In July 1997, James Rowley III, the chief counsel to the House Government Reform Committee, which was investigating allegations of campaign finance wrongdoing by the Clinton administration, resigned his position after committee chairman Burton refused to fire Bossie. In his one-page resignation letter, Rowley, a former federal prosecutor employed by Republicans, accused Bossie of "unrelenting" self-promotion in the press, which made it impossible "to implement the standards of professional conduct I have been accustomed to at the United States Attorney's Office." (Bossie's habit of self-promotion paid off; during one four-week stretch in early 1994, Bossie and Brown were profiled by the Chicago Tribune, the New York Times and the Washington Post, each marveling at the power the activists were wielding.)
The breaking point came in May 1998, when Bossie, then 32, oversaw the release of the doctored Hubbell tapes. As Roll Call reported at the time, "At Bossie's request, Burton sat on the tapes for nearly a year until word started to leak that Hubbell might be indicted by [Kenneth] Starr for tax evasion. Bossie, who supervised the tapes along with investigator Barbara Comstock, oversaw the editing of Hubbell's prison conversation[s] and decided to release them the day before Hubbell was indicted." According to Roll Call, Bossie enjoyed unusually close working relations with Starr investigators.
The tapes were edited for "privacy" considerations, according to Bossie. But they were also edited to completely omit key exculpatory passages, including one in which Hubbell exonerated Hillary Clinton of wrongdoing. Gingrich ordered a reluctant Burton to fire Bossie.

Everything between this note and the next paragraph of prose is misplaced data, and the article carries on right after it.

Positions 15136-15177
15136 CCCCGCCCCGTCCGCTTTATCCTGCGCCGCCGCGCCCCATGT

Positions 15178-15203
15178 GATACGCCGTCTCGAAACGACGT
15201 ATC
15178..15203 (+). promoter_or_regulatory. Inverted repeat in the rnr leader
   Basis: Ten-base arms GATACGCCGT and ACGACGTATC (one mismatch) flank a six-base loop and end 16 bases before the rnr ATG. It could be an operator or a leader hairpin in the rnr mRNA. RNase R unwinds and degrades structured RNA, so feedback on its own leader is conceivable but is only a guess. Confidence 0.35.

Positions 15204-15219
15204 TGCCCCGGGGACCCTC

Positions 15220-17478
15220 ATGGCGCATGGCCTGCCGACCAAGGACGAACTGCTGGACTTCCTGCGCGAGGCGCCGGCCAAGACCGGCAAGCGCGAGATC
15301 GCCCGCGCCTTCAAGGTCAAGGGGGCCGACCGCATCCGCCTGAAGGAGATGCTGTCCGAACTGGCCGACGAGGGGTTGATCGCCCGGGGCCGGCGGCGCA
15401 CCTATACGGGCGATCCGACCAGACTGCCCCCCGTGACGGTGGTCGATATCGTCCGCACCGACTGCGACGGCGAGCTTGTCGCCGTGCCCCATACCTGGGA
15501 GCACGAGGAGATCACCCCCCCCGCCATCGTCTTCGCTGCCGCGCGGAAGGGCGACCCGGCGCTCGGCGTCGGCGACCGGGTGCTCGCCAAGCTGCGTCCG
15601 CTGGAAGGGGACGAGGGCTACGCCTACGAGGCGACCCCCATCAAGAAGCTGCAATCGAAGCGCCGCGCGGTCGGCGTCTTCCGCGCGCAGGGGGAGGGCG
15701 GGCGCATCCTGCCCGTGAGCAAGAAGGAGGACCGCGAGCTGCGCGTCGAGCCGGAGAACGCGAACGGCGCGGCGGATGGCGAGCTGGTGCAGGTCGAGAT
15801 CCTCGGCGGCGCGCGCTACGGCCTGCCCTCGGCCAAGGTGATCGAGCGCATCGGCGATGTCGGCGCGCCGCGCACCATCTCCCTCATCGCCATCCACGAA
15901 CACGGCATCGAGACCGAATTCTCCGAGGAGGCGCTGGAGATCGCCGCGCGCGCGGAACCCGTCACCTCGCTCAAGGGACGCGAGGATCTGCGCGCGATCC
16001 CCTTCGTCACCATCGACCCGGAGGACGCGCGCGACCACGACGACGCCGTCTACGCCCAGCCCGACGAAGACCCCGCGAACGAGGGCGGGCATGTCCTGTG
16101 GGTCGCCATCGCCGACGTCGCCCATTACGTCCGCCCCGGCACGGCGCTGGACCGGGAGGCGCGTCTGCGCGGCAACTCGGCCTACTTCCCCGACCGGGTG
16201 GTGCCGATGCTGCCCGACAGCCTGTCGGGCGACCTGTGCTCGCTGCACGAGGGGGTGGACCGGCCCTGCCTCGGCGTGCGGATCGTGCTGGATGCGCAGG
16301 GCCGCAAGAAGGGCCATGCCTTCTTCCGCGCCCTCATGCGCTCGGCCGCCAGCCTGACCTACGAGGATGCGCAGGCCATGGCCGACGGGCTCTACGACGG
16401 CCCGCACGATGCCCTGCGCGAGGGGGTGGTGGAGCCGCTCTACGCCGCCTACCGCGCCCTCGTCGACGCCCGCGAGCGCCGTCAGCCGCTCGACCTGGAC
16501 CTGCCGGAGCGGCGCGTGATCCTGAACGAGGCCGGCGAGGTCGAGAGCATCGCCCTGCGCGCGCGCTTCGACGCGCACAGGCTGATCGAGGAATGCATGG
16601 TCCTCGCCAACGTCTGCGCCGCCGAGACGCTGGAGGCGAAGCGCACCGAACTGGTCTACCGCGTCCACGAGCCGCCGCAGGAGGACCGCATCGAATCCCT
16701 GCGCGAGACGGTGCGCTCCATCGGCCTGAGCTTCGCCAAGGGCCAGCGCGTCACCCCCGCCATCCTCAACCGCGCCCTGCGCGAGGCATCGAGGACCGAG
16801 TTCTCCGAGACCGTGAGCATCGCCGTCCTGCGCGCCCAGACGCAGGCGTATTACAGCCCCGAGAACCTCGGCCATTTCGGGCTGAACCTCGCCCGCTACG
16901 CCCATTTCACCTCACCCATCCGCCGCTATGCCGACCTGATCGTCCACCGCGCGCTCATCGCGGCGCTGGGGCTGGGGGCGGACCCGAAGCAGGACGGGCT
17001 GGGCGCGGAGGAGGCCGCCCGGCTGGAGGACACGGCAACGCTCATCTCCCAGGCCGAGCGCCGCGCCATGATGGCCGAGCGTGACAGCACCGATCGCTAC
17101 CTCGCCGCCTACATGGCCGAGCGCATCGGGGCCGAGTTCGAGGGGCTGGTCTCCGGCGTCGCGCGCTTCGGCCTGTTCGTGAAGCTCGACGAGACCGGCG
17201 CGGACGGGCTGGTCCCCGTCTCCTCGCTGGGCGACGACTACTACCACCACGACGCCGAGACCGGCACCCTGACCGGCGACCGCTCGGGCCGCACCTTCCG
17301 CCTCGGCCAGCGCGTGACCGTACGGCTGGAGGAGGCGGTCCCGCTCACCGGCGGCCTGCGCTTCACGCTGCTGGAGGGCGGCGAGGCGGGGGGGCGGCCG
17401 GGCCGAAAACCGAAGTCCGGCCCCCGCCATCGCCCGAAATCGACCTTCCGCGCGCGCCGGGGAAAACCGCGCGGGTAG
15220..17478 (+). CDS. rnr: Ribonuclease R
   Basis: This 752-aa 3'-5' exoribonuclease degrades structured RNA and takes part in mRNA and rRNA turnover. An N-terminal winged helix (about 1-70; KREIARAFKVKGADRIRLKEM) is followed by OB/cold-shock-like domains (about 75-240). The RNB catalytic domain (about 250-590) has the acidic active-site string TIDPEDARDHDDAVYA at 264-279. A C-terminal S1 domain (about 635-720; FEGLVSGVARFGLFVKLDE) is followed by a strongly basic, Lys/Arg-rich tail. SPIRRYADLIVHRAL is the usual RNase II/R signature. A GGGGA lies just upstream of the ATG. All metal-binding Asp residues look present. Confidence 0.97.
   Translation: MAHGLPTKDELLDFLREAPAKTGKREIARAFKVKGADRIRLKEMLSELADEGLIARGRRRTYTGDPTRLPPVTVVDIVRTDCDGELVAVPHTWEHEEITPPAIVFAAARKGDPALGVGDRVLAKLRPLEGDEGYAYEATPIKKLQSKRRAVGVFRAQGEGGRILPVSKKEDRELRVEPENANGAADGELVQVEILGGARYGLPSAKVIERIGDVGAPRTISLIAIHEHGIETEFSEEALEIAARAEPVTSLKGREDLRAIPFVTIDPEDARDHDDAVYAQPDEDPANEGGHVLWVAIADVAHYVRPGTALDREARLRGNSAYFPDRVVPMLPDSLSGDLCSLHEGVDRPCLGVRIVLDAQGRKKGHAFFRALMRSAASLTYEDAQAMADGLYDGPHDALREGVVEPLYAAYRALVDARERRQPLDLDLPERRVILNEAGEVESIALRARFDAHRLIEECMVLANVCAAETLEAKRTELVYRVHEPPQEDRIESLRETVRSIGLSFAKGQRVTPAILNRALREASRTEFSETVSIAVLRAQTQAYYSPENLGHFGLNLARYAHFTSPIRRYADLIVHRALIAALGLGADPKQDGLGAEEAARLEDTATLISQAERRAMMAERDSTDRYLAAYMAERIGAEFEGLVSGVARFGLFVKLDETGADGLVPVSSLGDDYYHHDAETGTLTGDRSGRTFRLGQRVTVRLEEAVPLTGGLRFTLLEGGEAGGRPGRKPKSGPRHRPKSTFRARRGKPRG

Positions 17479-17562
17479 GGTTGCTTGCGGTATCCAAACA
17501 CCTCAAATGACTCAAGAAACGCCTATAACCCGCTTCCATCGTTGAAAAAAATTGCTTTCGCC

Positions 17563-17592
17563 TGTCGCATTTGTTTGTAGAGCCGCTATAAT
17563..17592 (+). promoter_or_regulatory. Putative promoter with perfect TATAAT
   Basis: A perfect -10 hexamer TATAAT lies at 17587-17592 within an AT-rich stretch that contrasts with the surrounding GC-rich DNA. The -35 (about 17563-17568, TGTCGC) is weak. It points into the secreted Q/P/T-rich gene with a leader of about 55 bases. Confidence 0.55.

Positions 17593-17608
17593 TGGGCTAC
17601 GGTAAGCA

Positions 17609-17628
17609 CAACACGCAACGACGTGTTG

Yet, in 1999, Bossie was given the Ronald Reagan Award by the Conservative Political Action Conference for his "outstanding achievements and selfless contributions to the conservative movement." And it wasn't just the conservative base that continued to embrace Bossie after the Hubbell tape disgrace; so did many in the Washington press corps.
when the Enron scandal broke, Bossie appeared on Fox News and repeated GOP talking points that both political parties deserved blame because, after all, Enron's former CEO, Kenneth Lay, slept in the Lincoln bedroom once while Clinton was in office. But that in fact never happened. Also that year, Bossie appeared on TNN'S late-night show, "Conspiracy Zone With Kevin Nealon," where he dissected, yet again, the supposed mysteries surrounding the suicide of Clinton aide Foster. Also that year, Bossie guaranteed that Sen. Hillary Clinton would run for president in 2004.
In early 2003, Bossie's group released a pro-Iraq War commercial starring former Tennessee senator and "Law and Order" actor Fred Thompson -- to "combat the left-wing propaganda" Bossie asserted was coming from Hollywood. Bossie also made TV appearances to rail against France for its Iraq stance and call for an American boycott of French products.
This spring Bossie returned to his roots, producing an anti-Kerry ad that used recent "priceless" MasterCard ads to parody "another rich liberal elitist from Massachusetts." (According to Bossie, the ad's light touch was meant to stand in contrast to the left's "hate-filled speech and vitriol" aimed at Bush.) The spot, actually seen by very few TV viewers, produced a nice publicity bump for Bossie as the same network of reporters and pundits he'd cultivated for years with tips and leaks welcomed him into the unfolding campaign coverage. MSNBC's Chris Matthews announced on "Hardball": "Let me go to David Bossie. That ad is great, by the way."
I especially like Michael Isikoff saying that everybody knows Bossie has an agenda as if a) "everybody" is a Washington insider and b) having an agenda is no different from being a lying sack of shit who worked as hard as he could to harrass a legally elected president out of office with the willing help of a criminally irresponsible press corps.
But then, that's why we call them mediawhores.